Patient safety and improved quality of care have become priority issues in the American healthcare system. The potential for medical errors was highlighted in 1999 when the Quality of Health Care in America Committee of the Institute of Medicine (IOM) published its first report, To Err is Human: Building a Safer Health System. The committee estimated that between 44,000 and 98,000 people die annually from inpatient medical errors. The eighth leading cause of death in this country, preventable medical errors, cost the U.S. approximately $17 billion annually in direct and indirect costs (IOM). These alarming statistics in the IOM report ignited the patient safety movement (I).
The IOM report made a series of recommendations that included the creation of a center for patient safety, the development of a national public reporting system, the establishment of oversight agencies, and the incorporation of safety principles into monitoring systems. Public and private agencies have responded with a series of initiatives that address these recommendations (See Table 1).
One healthcare expert describes three reasons as to why the potential for medical errors has increased. First, technology has created a sophisticated array of test, x-rays, laboratory procedures, and diagnostic tools. Second, pharmaceutical research has introduced thousands of new medications to the marketplace. Finally, specialization has led to experts, both physician and non-physician, in a wide range of body systems, diseases, settings, procedures, and therapies. Hospital medicine represents a new type of medical specialty that has the potential to address this increased complexity and sophistication and to improve patient care in the hospital inpatient environment (2).
Hospitalists as Team Coordinators
To achieve maximum positive outcomes in the complex inpatient environment, a qualified coordinator must educate others and facilitate activity revolving around patient care. Hospitalists as inpatient experts possess the necessary qualifications to integrate hospital systems and maximize efforts to enhance patient safety by monitoring medication distribution, chairing pharmaceuticals and therapeutics (P&T) committees, overseeing computerized physician order entry (CPOE), directing quality/performance improvement projects, and collaborating with discharge planning and case management.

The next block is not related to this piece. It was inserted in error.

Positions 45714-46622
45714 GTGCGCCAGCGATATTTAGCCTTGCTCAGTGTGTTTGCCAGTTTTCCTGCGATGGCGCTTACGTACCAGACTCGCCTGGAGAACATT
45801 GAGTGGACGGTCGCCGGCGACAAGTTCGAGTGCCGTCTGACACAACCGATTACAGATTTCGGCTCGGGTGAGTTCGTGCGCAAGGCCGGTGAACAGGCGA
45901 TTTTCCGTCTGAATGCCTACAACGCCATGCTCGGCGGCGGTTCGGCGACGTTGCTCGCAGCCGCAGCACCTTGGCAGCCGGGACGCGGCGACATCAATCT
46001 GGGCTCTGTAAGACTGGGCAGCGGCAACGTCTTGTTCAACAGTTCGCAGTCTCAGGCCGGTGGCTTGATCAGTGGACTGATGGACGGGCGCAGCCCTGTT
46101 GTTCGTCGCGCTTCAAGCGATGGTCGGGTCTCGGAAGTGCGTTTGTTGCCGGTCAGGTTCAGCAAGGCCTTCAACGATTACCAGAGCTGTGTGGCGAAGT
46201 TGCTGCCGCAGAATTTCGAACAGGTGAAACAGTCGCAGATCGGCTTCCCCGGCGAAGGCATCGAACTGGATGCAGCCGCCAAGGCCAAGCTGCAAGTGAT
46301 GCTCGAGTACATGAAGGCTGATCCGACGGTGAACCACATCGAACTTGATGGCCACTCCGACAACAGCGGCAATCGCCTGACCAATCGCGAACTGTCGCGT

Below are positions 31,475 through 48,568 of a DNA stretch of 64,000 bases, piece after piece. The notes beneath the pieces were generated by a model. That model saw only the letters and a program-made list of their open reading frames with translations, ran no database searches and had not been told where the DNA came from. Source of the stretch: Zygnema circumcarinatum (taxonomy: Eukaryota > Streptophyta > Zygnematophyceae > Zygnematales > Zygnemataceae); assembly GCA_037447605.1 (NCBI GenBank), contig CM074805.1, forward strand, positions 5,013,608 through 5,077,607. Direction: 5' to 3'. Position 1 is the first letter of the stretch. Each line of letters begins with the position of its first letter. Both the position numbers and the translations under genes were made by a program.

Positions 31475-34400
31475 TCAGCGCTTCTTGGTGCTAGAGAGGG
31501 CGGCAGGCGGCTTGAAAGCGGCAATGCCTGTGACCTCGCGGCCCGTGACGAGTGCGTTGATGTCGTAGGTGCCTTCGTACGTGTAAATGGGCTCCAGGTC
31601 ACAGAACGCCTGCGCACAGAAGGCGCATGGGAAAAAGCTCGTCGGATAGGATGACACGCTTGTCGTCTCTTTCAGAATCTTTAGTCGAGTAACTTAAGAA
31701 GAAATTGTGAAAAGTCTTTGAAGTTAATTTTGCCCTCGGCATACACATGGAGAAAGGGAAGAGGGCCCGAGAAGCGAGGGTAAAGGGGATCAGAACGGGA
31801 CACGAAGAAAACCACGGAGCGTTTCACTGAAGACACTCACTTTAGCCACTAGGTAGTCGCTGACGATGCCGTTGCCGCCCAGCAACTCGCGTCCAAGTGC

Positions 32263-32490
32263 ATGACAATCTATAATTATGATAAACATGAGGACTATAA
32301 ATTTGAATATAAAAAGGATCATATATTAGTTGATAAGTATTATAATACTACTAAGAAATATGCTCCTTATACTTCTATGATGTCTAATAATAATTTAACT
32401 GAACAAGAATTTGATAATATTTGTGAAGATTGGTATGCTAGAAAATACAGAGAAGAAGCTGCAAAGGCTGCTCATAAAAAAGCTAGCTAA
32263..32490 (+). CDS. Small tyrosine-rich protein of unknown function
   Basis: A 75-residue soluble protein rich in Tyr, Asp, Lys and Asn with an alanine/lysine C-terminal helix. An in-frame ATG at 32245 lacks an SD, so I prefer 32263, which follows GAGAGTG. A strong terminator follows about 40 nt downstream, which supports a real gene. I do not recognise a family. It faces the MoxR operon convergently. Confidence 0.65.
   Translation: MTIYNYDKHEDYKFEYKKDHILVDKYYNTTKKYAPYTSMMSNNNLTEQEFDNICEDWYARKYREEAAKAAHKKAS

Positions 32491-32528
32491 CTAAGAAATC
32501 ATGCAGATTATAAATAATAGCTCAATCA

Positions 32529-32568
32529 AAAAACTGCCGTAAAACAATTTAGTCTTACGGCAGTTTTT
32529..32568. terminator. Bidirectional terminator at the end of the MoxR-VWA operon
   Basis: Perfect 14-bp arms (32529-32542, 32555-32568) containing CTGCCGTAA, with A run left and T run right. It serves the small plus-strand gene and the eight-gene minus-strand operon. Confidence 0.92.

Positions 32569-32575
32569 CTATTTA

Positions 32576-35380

Lakshmi Halasyamani, MD, is vice chair of the department of Internal Medicine at St. Joseph Mercy Hospital in Michigan and chairperson of the Society of Hospital Medicine (SHM) Hospital Quality and Patient Safety Committee. She says, Hospitalists have a ‘lens of understanding the systems under which they care for patients.’ They take care of patients in the hospital every single day so they can examine the processes with which they work. Hospitalists have an ideal perspective from which to reform ineffective systems.”
In spite of all the guidelines established by federal agencies and expert groups, Dr. Halasyamani points out that implementation barriers exist that prevent well-intentioned protocols and best practices from being carried out. Part of the challenge is the performance of a critical piece of the infrastructure—the multidisciplinary team. The very nature of healthcare demands an inherent need to coordinate and communicate. “Treating the patient is not the responsibility of one single individual,” says Halasyamani. “This is a team effort. The hospitalist recognizes that he is part of that team.” By elevating the ideals of teamwork, hospitalists can deliver to the patients the essential care that patients need, both while in the hospital and after they are discharged. In managing hospital inpatients, physicians must cope with high intensity of illness, pressures to reduce length of stay (LOS), and the coordination of handoffs among many specialists. According to Halasyamani, this can be a “recipe for disaster.”
Halasyamani acknowledges the vital role of protocols in reducing medical errors and improving quality of care. The training, education, and experience a hospitalist has acquired enables him to optimize communication and implement protocols, thus facilitating the practice of delivering safe and consistent care to all patients. In fact, with this smaller core group of inpatient physicians, the development and implementation of protocols can potentially be more effective because it targets a smaller group of physicians than the traditional inpatient model (8).